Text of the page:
“Following yesterday’s publication of the Review, the Law Society is now engaged with the implementation group established by the Minister for Justice and Equality to consider the review’s 50 recommendations and the steps necessary to implement them,” said Ms O’Boyle.
She said the Society was particularly looking forward to engaging further in initiatives on specialist training for GardaÍ, members of the judiciary, and legal professionals dealing with sexual offences.
The Society’s submission had recommended a number of measures to support complainants both during the investigation of sexual crime and at trial stage, and the president welcomed some of the key practical supports backed by the review.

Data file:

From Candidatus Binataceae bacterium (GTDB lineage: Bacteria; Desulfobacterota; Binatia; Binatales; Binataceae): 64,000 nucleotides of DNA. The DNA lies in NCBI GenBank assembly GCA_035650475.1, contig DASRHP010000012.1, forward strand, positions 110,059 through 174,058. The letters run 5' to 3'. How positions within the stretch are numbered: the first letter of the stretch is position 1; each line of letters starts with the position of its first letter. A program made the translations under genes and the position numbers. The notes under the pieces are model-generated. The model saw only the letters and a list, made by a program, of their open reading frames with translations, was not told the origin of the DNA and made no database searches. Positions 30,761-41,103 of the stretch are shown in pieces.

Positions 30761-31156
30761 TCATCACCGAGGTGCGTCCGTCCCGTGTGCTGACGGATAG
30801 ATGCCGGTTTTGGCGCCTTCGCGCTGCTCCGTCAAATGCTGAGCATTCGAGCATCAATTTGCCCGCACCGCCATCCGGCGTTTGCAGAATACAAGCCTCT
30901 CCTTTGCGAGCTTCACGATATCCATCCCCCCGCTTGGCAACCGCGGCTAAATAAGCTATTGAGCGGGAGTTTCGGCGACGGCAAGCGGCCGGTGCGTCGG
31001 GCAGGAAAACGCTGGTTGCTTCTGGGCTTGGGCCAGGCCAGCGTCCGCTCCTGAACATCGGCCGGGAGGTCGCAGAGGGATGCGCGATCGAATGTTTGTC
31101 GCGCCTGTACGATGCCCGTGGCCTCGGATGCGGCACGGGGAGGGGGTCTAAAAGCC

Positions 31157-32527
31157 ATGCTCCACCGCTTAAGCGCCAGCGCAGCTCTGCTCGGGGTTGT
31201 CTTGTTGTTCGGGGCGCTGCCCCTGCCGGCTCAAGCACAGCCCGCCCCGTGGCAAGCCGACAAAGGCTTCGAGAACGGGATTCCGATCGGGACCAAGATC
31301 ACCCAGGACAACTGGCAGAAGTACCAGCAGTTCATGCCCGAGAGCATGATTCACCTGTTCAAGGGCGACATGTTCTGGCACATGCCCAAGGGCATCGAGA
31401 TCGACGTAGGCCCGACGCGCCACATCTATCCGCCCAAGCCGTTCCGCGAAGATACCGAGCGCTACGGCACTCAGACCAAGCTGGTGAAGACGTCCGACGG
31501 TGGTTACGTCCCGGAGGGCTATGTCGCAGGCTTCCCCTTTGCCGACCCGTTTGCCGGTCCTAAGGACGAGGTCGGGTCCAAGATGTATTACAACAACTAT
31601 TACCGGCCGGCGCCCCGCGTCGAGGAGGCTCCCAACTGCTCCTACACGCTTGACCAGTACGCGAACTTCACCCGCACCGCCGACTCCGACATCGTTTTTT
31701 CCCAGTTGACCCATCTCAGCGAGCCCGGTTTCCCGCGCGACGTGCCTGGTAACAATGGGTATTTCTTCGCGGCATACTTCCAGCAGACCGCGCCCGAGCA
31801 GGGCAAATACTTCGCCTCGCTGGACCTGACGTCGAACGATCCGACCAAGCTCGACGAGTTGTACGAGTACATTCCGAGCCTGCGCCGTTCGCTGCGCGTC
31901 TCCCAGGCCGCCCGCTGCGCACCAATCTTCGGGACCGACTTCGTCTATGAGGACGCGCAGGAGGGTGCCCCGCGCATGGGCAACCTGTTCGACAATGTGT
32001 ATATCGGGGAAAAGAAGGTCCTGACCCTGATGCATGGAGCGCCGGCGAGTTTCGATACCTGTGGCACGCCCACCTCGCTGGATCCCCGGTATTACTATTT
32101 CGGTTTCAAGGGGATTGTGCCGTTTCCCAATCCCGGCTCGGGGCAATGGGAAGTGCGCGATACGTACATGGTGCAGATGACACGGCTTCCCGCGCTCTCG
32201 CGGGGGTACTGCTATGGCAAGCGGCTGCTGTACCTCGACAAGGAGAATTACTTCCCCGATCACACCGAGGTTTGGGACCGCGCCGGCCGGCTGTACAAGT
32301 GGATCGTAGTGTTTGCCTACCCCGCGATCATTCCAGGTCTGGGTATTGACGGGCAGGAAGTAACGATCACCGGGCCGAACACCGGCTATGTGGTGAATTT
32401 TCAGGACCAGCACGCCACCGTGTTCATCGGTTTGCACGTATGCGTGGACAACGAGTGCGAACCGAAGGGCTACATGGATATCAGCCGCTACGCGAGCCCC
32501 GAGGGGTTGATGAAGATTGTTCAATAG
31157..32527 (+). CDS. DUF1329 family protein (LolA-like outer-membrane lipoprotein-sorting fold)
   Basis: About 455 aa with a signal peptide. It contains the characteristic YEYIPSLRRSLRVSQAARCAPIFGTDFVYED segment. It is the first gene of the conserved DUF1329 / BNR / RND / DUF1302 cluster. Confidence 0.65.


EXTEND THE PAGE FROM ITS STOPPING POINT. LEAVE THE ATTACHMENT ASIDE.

“In particular, the provision of appropriate free legal supports, measures to protect vulnerable witnesses, a reduction of delays in sexual offence trials, the introduction of pre-trial hearings, and restrictions on public attendance at trials to preserve anonymity will improve the present process,” she said.
Ms O’Boyle also praised justice minister Helen McEntee for her commitment to implementing the recommendations.
Among the review’s main recommendations were anonymity for defendants - unless and until they are convicted - as well as victims, in all sexual offence trials including sexual assault, and the introduction of preliminary hearings to help avoid delays in such cases.